"Boundaries of History": Yoshiro Ikeda (University of Tokyo) on Russian liberals' quest for a constitutional monarchy in the early 20th century
Yoshiro Ikeda gave a talk on “Why Jellinek? Why Germany? Russian liberals' quest for a constitutional monarchy in the early 20th century" at the Boundaries of history seminar series.
Dr. Yoshiro Ikeda (University of Tokyo) spoke about the fate of late imperial legal thought focusing on F.F. Kokoshkin’s intellectual biography. Ikeda examines one of the most important sources of inspiration for the lawyers of the Russian Empire at the beginning of the century - the works of Georg Jellinek. The theories developed by Jellinek in the field of public law and non-sovereign states were not simply projected by Russian lawyers onto local realities, but rather were reinterpreted and incorporated into an intellectual dialogue about the nature of the Russian Empire and its legal constitution.
As Ikeda demonstrates, F.F. Kokoshkin, defending the autonomous position of some imperial borderlands, primarily that of Finland, weaponized Jellinek's theory of law as a process of mutual delineation of the boundaries of interest. Thus, attempts to limit the autonomy of Finland were deemed unfair, because the interests of the duchy were sacrificed to the interests of the "center". The resilience of the empire, therefore, depended not on the cultural or legal homogeneity, but rather on the maintenance of the balance of interests. Kokoshkin later also resorted to using other concepts from Jellinek's repertoire, such as "Staatsfragment" and "non-sovereign state", to highlight Finland's particular position.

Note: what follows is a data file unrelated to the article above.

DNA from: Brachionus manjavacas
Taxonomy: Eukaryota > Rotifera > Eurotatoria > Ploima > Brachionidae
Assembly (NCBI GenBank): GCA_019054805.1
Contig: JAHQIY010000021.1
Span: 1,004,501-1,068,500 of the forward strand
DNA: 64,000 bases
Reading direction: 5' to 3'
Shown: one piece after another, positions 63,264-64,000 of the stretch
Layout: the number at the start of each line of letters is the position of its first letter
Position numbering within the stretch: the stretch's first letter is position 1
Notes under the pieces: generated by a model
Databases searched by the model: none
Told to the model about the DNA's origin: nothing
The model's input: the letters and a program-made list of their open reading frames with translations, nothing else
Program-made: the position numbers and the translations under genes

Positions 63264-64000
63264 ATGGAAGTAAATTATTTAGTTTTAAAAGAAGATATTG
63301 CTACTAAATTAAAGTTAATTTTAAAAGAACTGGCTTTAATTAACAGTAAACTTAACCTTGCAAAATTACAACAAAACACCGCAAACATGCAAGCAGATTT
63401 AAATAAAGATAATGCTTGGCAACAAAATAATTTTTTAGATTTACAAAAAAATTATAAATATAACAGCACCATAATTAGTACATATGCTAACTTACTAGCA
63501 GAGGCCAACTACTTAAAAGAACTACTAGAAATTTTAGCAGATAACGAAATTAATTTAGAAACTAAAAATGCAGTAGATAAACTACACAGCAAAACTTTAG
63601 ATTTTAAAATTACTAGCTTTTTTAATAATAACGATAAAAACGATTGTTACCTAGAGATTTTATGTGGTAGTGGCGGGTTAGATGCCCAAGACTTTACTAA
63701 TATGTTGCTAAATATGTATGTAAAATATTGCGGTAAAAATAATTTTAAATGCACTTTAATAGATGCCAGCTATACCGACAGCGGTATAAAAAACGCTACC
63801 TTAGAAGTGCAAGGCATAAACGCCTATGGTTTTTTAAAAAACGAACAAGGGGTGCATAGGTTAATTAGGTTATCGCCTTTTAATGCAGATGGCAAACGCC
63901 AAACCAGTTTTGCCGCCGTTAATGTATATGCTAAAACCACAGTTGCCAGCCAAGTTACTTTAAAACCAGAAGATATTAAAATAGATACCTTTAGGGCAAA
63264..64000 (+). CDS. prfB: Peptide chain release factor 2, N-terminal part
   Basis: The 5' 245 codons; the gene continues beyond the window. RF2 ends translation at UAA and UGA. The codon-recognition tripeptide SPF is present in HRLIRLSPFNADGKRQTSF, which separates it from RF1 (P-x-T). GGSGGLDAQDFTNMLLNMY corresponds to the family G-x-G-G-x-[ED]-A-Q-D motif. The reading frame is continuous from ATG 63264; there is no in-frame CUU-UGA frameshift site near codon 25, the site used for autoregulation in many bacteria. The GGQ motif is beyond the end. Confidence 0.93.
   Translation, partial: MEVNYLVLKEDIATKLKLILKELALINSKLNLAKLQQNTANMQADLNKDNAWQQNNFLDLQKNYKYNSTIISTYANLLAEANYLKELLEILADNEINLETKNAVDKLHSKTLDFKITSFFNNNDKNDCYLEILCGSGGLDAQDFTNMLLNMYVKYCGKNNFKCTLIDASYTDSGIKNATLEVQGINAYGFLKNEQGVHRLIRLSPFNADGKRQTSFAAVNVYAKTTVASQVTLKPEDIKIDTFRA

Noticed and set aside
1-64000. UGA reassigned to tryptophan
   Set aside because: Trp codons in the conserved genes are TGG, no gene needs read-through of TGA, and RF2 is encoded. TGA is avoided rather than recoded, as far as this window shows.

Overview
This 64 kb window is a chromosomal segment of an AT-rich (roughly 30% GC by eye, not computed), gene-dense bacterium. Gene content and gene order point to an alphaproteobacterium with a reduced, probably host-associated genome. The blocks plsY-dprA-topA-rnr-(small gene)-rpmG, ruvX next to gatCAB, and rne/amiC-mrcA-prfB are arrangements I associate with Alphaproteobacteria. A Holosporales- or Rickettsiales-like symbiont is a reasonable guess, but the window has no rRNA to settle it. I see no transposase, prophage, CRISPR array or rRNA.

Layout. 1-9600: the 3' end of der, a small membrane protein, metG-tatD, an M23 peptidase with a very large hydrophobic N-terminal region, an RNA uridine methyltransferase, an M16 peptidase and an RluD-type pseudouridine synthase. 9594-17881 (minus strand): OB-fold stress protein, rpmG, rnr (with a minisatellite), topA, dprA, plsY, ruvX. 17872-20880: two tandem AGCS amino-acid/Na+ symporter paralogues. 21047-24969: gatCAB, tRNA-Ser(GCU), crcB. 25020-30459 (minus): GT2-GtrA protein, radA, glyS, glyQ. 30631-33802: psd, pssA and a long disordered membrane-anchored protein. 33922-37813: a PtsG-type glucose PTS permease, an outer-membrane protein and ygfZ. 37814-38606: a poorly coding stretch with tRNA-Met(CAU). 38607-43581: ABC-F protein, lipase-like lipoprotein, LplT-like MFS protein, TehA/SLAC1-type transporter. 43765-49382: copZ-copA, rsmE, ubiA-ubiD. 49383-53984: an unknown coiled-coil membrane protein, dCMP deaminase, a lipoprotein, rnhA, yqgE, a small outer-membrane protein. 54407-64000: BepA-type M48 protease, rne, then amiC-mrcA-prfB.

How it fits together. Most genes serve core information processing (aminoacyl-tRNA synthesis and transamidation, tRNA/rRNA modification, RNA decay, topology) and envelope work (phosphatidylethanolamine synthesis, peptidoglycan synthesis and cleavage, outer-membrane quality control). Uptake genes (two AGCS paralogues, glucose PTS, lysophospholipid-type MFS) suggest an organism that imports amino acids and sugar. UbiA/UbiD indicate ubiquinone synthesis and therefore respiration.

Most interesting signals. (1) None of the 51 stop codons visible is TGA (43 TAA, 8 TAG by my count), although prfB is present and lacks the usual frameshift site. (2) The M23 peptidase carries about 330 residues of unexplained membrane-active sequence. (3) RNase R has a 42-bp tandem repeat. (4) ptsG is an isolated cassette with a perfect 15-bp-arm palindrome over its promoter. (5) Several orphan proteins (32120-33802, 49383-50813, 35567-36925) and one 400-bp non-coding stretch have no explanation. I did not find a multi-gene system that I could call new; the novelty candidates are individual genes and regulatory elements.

Debating the nature of the October Manifesto of 1905, Kokoshkin again enters dialogue with Jellinek, but in this case he deviates from the thoughts of his German colleague. If in Jellinek's theory the state is the only source of law, Kokoshkin, in his turn, introduces the concept of social legal consciousness to indicate the agency of society as an equal “producer” of law. According to Kokoshkin's thoughts, the Manifesto was an example of the "Social Declaration." The situation of "Social Declaration" arises at a time when state lawmaking causes tension with social legal consciousness, and society takes the initiative to incentivize lawmaking on its own. Thus, Kokoshkin frames the Manifesto as a joint effort of state and society, and not as a monarch’s decision.
Dr. Yoshiro Ikeda thus demonstrates the complex trajectories of the migration of ideas and their adaptations to the realities of the Russian Empire.